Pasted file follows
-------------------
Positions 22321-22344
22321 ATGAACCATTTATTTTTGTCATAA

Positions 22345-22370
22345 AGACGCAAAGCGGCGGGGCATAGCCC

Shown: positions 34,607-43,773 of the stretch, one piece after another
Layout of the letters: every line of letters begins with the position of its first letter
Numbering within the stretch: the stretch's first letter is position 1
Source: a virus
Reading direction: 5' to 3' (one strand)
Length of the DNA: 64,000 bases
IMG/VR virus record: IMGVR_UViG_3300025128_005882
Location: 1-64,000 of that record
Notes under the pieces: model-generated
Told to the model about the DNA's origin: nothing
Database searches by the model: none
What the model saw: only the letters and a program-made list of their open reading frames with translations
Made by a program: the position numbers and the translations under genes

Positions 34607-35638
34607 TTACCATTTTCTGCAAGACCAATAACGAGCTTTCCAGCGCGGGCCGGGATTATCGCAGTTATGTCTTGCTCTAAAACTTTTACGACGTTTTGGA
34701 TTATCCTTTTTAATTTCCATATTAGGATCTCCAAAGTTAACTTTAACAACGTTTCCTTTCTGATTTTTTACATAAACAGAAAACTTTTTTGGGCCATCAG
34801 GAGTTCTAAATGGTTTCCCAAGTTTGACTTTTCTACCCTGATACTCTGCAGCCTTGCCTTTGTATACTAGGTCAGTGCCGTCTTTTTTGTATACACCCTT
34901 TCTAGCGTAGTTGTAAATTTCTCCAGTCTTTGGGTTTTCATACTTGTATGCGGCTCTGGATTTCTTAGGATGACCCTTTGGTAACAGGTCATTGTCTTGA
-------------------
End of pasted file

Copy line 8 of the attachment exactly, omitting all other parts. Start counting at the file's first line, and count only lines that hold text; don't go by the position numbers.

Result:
Source: a virus